By now you’ve probably heard about how voice search is the future. And we’re not saying it isn’t, but it’s worth noting that according to a recent study commissioned by the American Marketing Association (AMA) New York, “52% of American consumers have no plans to purchase a smart speaker and 42% have an unfavorable view of the technology’s potential.”
According to MediaPost, “The study also found American consumers are less than keen on the benefits of nine key ad-tech “innovations” -- things like personalized ads, micro-influencers, employee influencers, augmented reality, and IoT-connected home devices -- than U.S. marketing spending would justify.” Meaning, we marketers might be more jazzed than the market will bear.
So how do we add to (and optimize) our arsenal of tactics, while remaining responsible stewards of the marketing dollars entrusted to us?
First, know your audience. Really know them. Tactics that get widgets flying off the shelves for B2C don’t always translate for B2B audience. “By 2020, 30% of all website sessions will be conducted without a screen." Maybe, but does that mean your audience will be searching for your specific business via voice search? Maybe. Work with your Marketing and Sales teams to bridge the gap between reality and assumptions when it comes to where your customers are and how they find you. Then work together to build more accurate and robust customer personas.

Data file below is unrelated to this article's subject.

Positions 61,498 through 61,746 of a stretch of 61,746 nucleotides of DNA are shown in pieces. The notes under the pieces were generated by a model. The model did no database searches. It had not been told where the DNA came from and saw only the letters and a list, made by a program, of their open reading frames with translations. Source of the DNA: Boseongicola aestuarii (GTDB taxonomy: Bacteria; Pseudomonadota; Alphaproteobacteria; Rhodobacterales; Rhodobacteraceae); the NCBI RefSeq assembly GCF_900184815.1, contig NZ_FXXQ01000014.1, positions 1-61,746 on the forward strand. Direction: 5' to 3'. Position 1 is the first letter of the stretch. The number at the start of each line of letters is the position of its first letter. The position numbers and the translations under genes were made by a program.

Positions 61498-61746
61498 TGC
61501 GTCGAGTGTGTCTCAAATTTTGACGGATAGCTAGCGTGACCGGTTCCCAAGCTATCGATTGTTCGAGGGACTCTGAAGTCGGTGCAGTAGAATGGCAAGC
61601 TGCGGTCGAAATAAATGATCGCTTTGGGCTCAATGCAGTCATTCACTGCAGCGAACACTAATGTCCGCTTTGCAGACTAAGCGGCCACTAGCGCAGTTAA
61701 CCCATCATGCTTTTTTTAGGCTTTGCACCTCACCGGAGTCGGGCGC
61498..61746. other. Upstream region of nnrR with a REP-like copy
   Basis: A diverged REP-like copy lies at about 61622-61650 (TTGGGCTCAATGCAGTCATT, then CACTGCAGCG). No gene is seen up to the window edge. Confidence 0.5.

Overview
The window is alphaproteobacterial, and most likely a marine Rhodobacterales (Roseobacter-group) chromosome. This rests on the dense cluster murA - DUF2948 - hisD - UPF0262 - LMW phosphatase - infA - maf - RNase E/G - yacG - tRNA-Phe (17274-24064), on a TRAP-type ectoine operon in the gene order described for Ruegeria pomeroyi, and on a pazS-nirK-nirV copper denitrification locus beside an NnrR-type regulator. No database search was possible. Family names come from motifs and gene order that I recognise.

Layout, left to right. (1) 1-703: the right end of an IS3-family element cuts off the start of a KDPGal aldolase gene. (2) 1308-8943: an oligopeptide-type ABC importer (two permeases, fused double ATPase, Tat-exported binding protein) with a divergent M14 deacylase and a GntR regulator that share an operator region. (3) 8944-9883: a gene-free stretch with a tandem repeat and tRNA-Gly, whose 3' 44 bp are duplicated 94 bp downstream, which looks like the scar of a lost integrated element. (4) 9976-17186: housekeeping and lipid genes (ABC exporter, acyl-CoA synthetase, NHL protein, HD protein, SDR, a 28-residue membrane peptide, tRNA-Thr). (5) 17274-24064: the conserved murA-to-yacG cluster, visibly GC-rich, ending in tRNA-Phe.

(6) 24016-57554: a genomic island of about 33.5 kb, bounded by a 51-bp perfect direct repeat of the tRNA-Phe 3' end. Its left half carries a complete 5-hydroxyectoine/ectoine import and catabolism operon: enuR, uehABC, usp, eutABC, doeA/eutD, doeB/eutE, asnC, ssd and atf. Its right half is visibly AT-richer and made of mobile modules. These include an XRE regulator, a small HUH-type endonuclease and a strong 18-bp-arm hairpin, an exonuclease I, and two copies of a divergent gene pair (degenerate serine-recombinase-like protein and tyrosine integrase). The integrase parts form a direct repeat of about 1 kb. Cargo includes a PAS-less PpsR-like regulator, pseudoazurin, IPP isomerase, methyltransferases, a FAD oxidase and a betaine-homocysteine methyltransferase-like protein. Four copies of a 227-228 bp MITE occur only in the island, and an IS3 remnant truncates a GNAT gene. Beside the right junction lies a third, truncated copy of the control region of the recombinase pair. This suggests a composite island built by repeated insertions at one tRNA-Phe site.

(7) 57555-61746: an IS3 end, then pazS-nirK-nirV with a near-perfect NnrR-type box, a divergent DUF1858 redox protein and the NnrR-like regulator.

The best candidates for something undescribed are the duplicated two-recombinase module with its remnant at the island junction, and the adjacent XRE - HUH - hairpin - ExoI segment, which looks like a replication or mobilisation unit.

Don’t forget to leave your biases at the door, just because it drives you bonkers to be contacted by a business via text doesn’t mean your customers feel the same. But maybe they do, so use quick, short-form pulse surveys to help you more accurately determine the contact preferences of your current contacts.
Even if you’ve determined your audience isn’t ready for voice search (yet), there’s no reason not to cover your bases with the basics:
Use long-tail keywords that align naturally with the way people speak vs. the way they type
Make sure you’re using H-tags correctly
Include lists and bullet points in your text where it makes sense
And for Pete’s sake (because really, poor Pete), measure and optimize your current tactics before adding new ones.